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Ham-fisted, but live export crisis has turned the tide

WE export animal welfare. Of the 109 countries exporting livestock globally, Australia is the only one that invests in animal welfare beyond its borders.

Doubtless, Joe Ludwig of the Gillard government, who for a time banned the live cattle trade, and various NGOs would claim ownership. Methinks exporters did the hard work. There are three distinct public policy issues at play. How many animals die during export? How many are killed inhumanely in the destination country? The best response to failure in either or both. On one side are exporters, governments and some animal welfare types, on the other are radical animal welfare types.


Ignore inner-city prattle, islander work scheme is a win-win

BLACKBIRDING is back in Bundaberg and elsewhere in regional Australia. Where Australians do not want to work in “menial” jobs in horticulture, rural producers have had to look elsewhere for a workforce.

Backpackers have been a standby, but producers wanted a more reliable source of labour. That source is Pacific Islanders, just as it was 150 years ago in the infamous blackbirding era.


Equality at risk as consequences of recognition are unclear

INDIGENOUS leader Mick Dodson reckons that if the Australian Constitution is to have any relevance to Aborigines, it has to “affirm our basic identity as human beings”.

So, Aborigines are not human beings unless they are recognised in the Constitution. No one else is mentioned in the Constitution, so presumably all Australians are not human beings. Such is the mind-numbing nonsense of Aboriginal recognition.


Race-hate war is already won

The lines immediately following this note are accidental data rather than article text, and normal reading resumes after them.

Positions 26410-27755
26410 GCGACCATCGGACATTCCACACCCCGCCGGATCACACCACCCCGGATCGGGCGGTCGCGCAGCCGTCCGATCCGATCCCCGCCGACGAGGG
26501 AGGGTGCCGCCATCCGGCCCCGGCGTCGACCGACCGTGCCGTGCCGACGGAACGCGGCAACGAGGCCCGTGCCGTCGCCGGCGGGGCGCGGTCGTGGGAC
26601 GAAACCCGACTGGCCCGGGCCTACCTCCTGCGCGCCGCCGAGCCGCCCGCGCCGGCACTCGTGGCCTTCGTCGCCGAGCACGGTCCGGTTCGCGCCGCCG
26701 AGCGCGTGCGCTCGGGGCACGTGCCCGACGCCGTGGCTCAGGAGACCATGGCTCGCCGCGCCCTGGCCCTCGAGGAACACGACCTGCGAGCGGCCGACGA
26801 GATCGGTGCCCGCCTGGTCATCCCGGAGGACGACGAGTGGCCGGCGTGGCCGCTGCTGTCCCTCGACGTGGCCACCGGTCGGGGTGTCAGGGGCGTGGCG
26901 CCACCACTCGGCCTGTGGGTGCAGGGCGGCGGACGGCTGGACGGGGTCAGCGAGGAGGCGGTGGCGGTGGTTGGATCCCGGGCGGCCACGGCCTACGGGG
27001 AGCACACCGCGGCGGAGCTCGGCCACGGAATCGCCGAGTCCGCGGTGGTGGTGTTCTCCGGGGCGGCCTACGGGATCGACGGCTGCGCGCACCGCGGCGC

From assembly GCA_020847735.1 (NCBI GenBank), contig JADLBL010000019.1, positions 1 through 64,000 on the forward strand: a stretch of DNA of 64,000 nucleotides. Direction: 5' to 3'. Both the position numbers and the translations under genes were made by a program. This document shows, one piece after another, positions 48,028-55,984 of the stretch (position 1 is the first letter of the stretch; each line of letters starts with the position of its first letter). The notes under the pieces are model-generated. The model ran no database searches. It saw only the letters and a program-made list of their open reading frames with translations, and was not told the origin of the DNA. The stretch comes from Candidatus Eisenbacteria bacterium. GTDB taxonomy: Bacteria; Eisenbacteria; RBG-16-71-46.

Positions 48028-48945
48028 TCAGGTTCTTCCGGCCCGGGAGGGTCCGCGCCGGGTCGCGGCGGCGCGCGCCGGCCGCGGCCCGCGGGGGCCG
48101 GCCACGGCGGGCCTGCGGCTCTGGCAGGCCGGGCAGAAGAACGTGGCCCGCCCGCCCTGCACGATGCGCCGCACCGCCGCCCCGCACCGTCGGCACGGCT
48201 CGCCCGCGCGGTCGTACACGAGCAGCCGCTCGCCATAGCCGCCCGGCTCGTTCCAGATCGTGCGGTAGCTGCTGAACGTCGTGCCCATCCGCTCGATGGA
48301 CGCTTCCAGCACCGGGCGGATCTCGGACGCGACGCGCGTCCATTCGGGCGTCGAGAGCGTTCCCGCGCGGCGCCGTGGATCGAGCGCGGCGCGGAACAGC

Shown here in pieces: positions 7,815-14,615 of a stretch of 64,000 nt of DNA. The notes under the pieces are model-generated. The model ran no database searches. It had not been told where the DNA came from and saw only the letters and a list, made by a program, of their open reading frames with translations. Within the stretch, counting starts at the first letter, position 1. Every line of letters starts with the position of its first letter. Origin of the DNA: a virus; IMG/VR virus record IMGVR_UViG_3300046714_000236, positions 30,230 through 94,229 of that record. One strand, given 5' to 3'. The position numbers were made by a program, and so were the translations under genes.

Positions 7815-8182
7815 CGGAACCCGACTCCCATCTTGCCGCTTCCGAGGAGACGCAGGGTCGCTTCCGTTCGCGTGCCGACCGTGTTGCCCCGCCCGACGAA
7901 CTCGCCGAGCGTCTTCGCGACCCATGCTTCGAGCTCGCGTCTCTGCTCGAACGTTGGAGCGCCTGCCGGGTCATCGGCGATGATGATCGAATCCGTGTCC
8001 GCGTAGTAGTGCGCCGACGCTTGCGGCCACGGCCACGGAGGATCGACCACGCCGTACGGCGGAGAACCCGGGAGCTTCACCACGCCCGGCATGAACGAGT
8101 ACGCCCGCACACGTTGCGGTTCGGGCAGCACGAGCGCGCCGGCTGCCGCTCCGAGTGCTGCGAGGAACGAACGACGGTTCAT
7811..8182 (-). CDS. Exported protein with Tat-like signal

TONY Abbott promised to repeal the “racial hatred” section (18c) of the Racial Discrimination Act “in its current form”. George Brandis promised to repeal those provisions that enabled Andrew Bolt “to be successfully pursued through the courts for expressing an opinion on a matter of public policy’’, a commitment he reaffirmed on ABC1’s Q&A on Monday night.

These statements are not inconsistent and the electorate awaits final words before passing judgment on any breach of an election promise.

Meanwhile, Race Discrimination Commissioner Tim Soutphommasane fears the abolition of 18c. He says that abolition “can licence racial hatred (and) may unleash a darker, even violent, side of our humanity, which revels in the humiliation of the vulnerable’’.

Was Australia a darker place before the insertion of 18c in 1995? I do not think so.


Whistleblower Jackson’s wisdom that sparked war

KATHY Jackson is this column’s Australian of the year.

Jackson, nee Koukouvaos, is the Greek goddess Athena – goddess of wisdom and of war.

She withstood the pressure of a culture of corruption in the Health Services Union. She deserves the respect and support of the entire labour movement. Instead, many revile her.

No matter what the Abbott government’s royal commission into the administration of various trade unions reveals, she will be the one who, at great personal sacrifice, started the ouster of Craig Thomson and Michael Williamson.


Why Hope Vale is failing to engender much hope